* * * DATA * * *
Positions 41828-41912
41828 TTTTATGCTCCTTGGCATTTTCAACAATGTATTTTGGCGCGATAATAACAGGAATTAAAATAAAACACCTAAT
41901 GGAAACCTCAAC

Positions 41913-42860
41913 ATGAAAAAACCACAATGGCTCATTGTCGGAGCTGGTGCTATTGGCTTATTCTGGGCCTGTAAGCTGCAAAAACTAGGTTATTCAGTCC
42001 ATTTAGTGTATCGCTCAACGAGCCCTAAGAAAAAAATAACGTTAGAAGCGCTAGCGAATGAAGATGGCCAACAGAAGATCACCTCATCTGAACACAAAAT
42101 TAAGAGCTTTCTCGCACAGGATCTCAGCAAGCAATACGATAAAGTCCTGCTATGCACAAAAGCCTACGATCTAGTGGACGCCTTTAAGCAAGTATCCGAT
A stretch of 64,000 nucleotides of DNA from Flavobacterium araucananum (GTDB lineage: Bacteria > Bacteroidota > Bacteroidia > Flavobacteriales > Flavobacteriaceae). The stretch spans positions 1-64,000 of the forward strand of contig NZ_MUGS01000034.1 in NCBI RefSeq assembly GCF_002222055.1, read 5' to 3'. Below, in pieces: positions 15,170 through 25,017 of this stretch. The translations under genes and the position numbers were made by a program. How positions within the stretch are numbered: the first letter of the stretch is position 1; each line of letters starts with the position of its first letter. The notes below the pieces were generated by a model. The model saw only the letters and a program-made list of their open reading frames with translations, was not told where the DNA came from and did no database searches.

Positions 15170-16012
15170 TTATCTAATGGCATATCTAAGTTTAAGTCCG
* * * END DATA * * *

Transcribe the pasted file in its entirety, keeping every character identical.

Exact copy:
Positions 41828-41912
41828 TTTTATGCTCCTTGGCATTTTCAACAATGTATTTTGGCGCGATAATAACAGGAATTAAAATAAAACACCTAAT
41901 GGAAACCTCAAC

Positions 41913-42860
41913 ATGAAAAAACCACAATGGCTCATTGTCGGAGCTGGTGCTATTGGCTTATTCTGGGCCTGTAAGCTGCAAAAACTAGGTTATTCAGTCC
42001 ATTTAGTGTATCGCTCAACGAGCCCTAAGAAAAAAATAACGTTAGAAGCGCTAGCGAATGAAGATGGCCAACAGAAGATCACCTCATCTGAACACAAAAT
42101 TAAGAGCTTTCTCGCACAGGATCTCAGCAAGCAATACGATAAAGTCCTGCTATGCACAAAAGCCTACGATCTAGTGGACGCCTTTAAGCAAGTATCCGAT
A stretch of 64,000 nucleotides of DNA from Flavobacterium araucananum (GTDB lineage: Bacteria > Bacteroidota > Bacteroidia > Flavobacteriales > Flavobacteriaceae). The stretch spans positions 1-64,000 of the forward strand of contig NZ_MUGS01000034.1 in NCBI RefSeq assembly GCF_002222055.1, read 5' to 3'. Below, in pieces: positions 15,170 through 25,017 of this stretch. The translations under genes and the position numbers were made by a program. How positions within the stretch are numbered: the first letter of the stretch is position 1; each line of letters starts with the position of its first letter. The notes below the pieces were generated by a model. The model saw only the letters and a program-made list of their open reading frames with translations, was not told where the DNA came from and did no database searches.

Positions 15170-16012
15170 TTATCTAATGGCATATCTAAGTTTAAGTCCG